Friday, August 11, 2006

Now I Know Osama Is Dead

They know we are winning, and they are increasingly desperate.

The “they” I mean is Al Qaeda and the Jihadists. The “we” is the Coalition of nations which invaded Iraq to remove Saddam Hussein, and which has resolved to rid the world of one of the more pernicious threats to innocent people around the world. While I am aware that we still have very little specific information, and that there is still considerable danger – apparently a number of the action cells are still at large and presumably able and motivated to try to carry out their mission in some way – it occurs to me that the past two days has brought a great deal of good news on the strategic and tactical levels of this war. If things are as they appear, ‘we’ the people have made significant progress against ‘they’ the monsters. To illustrate this, since so many people have already pointed out that the terrorists wanted this to be another 9/11, I will point out some of the many differences which tell us some fascinating things about this war.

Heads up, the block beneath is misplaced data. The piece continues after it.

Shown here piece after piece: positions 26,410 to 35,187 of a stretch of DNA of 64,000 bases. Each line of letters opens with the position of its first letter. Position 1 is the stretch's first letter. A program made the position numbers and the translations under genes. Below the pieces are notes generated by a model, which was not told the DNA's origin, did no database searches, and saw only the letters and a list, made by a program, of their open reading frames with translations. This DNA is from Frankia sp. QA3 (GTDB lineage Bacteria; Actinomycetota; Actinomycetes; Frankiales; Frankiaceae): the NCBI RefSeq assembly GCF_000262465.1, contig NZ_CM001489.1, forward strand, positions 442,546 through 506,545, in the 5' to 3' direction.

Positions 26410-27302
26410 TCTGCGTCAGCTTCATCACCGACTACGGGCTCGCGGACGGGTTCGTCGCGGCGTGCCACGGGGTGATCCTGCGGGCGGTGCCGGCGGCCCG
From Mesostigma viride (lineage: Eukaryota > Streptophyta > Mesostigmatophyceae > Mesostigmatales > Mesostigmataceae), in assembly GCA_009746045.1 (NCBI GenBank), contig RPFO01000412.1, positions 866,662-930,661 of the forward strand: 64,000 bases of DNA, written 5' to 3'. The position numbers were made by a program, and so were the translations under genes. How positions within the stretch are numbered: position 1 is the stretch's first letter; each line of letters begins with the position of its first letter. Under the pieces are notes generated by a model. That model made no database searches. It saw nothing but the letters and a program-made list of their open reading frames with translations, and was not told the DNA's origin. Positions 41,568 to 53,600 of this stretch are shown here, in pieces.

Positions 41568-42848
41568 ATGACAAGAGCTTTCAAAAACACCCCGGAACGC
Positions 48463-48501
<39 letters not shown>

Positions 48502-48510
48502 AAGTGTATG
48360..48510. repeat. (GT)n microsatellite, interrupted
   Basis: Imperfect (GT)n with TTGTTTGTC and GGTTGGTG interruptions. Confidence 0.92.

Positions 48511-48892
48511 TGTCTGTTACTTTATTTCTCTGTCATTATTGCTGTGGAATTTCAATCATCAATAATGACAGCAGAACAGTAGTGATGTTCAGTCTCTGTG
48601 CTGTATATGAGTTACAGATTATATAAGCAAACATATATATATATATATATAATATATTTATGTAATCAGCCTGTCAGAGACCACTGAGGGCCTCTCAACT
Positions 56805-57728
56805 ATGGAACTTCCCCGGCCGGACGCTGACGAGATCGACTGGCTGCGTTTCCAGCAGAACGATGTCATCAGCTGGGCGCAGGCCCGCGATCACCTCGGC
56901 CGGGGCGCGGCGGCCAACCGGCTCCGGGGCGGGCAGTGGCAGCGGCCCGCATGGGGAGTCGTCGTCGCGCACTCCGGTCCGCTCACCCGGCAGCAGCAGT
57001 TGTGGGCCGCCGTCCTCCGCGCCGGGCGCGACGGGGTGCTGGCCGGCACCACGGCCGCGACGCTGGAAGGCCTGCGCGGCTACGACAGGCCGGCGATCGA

First, the tactics. I find myself wondering how true it is that we supposedly got an agent inside the terrorist planning. If we did, it appears to mean that the group which planned this was in such straits that they had to recruit people to join in on the plan. That’s a big change from the 9/11 attacks, which were held in close confidence – some of the hijackers themselves did not know their role in detail until right before the event – and whose planners were very careful to hand-pick team members. If there was no undercover agent, then the British and Americans are protecting some very special sources and methods, which is even better news, since that would mean we possess an effective intelligence weapon moving forward for future plans and operations. Incidentally, that’s something else I love about this – in the old days, the governments on both sides of the Atlantic had a bad habit of letting important details slip, so the creeps could learn and adapt. Not any more. I love that British officials understood enough that they could look straight at a reporter and explain, 'You don’t need to know that, boyo.'